FIU faculty senate discusses Miami Herald controversy

Photo by Ben Stanfield, courtesy of Creative Commons

Camila Fernandez/Assistant News Director

Members of the University community received an explanation about the recent conflict with The Miami Herald over media access at the Faculty Senate meeting.

After the University decided to deny media credentials to the beat reporter last week, the newspaper took a stand and did not cover the Saturday football game.

Senior vice president of External Relations Sandra Gonzalez-Levy attended the Faculty Senate meeting on Tuesday, Sept. 2 to explain the University’s reasons for banning the reporter.

It is a rule by the athletics department for media to consult the office of Media Relations before athletes are allowed to be interviewed, she said, and most colleges and universities have this type of rule.

The University claims that the beat report, David Neal, who had covered FIU for about three years, had been interviewing its athletes without consulting media relations, Gonzalez-Levy said.

The Miami Herald reported that their Managing Editor Rick Hirsch sent an email to FIU’s Athletics Director Pete Garcia, asking for evidence of unprofessional treatment.

Garcia did not respond.

After the ban on Neal, the newspaper decided to call out the University for their decision in an article and did not cover the University football season opening game, even though other Miami Herald reporters received credentials.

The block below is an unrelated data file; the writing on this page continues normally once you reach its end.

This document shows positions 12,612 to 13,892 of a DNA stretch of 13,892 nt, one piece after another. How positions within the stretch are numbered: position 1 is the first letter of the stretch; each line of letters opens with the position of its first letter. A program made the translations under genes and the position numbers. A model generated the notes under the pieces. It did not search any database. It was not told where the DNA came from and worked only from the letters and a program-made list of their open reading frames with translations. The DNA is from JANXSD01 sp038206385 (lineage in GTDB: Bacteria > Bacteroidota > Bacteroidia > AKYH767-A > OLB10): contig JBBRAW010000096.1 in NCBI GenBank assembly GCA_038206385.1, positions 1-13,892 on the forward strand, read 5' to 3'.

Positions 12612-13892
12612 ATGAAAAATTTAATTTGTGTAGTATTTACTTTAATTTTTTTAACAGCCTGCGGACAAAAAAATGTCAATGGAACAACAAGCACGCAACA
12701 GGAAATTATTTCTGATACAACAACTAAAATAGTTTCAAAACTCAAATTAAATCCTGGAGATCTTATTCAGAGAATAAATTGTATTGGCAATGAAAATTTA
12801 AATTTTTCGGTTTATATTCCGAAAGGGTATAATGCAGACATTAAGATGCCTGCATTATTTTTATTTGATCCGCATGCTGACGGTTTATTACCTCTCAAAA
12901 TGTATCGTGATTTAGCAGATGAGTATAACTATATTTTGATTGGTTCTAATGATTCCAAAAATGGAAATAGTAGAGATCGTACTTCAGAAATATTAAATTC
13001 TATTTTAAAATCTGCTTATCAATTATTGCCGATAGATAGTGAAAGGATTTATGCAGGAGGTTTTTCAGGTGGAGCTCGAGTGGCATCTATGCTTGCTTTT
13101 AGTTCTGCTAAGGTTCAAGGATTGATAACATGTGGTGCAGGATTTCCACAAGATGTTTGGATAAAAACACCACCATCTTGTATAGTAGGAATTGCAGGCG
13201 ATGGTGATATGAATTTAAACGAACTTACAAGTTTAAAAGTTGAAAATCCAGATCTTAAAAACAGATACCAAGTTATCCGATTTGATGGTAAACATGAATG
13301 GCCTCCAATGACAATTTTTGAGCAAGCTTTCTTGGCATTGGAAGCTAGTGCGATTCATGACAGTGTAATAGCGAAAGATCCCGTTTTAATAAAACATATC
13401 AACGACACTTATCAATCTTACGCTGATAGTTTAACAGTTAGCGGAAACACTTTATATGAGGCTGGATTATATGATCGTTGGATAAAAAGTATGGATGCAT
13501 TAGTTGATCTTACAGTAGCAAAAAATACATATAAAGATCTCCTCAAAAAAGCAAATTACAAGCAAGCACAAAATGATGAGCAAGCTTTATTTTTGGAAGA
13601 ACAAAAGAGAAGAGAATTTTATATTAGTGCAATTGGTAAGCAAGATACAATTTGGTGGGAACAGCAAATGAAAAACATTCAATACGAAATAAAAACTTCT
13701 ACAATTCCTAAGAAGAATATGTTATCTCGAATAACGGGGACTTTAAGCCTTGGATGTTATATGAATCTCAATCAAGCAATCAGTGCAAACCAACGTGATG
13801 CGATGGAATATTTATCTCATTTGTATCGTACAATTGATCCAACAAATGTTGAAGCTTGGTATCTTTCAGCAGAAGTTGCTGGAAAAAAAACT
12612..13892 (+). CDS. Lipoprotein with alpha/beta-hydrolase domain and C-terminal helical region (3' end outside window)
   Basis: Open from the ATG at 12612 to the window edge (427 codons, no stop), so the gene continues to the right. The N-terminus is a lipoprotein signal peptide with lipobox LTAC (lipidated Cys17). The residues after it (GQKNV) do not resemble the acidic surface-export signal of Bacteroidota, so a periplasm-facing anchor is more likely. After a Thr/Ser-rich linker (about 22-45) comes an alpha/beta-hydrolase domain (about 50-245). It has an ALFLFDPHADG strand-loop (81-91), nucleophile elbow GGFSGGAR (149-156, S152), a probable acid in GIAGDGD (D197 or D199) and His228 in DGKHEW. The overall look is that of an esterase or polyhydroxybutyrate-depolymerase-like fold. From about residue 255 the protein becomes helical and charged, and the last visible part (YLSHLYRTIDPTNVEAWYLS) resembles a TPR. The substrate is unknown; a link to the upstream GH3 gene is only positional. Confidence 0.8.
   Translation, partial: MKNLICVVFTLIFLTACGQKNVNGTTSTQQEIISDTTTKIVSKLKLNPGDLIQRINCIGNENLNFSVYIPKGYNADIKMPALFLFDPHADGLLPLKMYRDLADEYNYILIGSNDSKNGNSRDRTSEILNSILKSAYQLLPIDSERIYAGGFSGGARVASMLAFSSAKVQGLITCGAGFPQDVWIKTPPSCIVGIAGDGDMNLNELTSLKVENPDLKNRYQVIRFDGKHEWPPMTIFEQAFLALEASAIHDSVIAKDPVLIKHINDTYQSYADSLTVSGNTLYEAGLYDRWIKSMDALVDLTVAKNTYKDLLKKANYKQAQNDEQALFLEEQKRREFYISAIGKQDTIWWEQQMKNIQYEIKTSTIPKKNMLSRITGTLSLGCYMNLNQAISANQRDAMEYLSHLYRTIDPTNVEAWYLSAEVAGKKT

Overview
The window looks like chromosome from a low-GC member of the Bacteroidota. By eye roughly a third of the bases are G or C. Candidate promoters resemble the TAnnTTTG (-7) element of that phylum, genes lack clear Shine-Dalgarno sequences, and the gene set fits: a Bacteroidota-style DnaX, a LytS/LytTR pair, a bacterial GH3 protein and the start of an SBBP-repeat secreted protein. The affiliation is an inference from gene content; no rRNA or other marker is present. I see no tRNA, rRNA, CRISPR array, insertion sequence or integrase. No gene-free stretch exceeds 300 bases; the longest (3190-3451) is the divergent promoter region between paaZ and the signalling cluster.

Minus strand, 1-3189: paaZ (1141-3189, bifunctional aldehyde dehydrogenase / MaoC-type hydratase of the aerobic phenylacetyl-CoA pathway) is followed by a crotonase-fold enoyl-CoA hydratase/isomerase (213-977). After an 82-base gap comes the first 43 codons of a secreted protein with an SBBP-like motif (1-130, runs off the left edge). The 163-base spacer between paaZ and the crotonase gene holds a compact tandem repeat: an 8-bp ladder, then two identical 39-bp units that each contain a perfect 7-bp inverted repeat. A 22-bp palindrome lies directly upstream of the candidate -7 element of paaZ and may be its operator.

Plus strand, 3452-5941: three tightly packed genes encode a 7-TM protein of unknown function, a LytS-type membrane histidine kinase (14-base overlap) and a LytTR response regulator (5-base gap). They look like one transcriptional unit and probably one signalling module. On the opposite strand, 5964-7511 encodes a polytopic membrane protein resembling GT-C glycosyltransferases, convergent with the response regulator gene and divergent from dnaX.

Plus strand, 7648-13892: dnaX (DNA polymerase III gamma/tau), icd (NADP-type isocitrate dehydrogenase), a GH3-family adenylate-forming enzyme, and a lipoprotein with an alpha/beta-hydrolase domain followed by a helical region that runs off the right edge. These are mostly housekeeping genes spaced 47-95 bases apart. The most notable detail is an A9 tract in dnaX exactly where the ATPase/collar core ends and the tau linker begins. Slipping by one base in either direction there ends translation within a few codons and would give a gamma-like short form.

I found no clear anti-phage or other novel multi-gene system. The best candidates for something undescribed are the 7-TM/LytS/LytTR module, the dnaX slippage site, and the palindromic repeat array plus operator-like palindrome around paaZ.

“It is unfortunate because the game and our student athletes, they really left their heart out there on the field on Saturday,” said Gonzalez-Levy.

Thus, the game was not covered properly, she said.

According to a letter to the editor Gonzalez-Levy wrote to the Miami Herald, the University had brought up concerns about Neal’s “antagonistic interactions” with athletes, coaches and staff.

Gonzalez-Levy said disrespectful coverage of athletes had happened numerous times, and that Neal had an attitude.

Although he was not credentialed, the reporter was allowed access to the FIU Stadium as a member of the public, she said.

Later that Tuesday, after the meeting ended, the Miami Herald reported that the University had decided to credential Neal for the remainder of the season.

“The fact is, we never want to go against the ink,” Gonzalez-Levy said. “Who controls the ink, right?”

About the Author

Camila Fernandez
A FIU School of Journalism and Mass Communications Student - Began working with Student Media in 2013.

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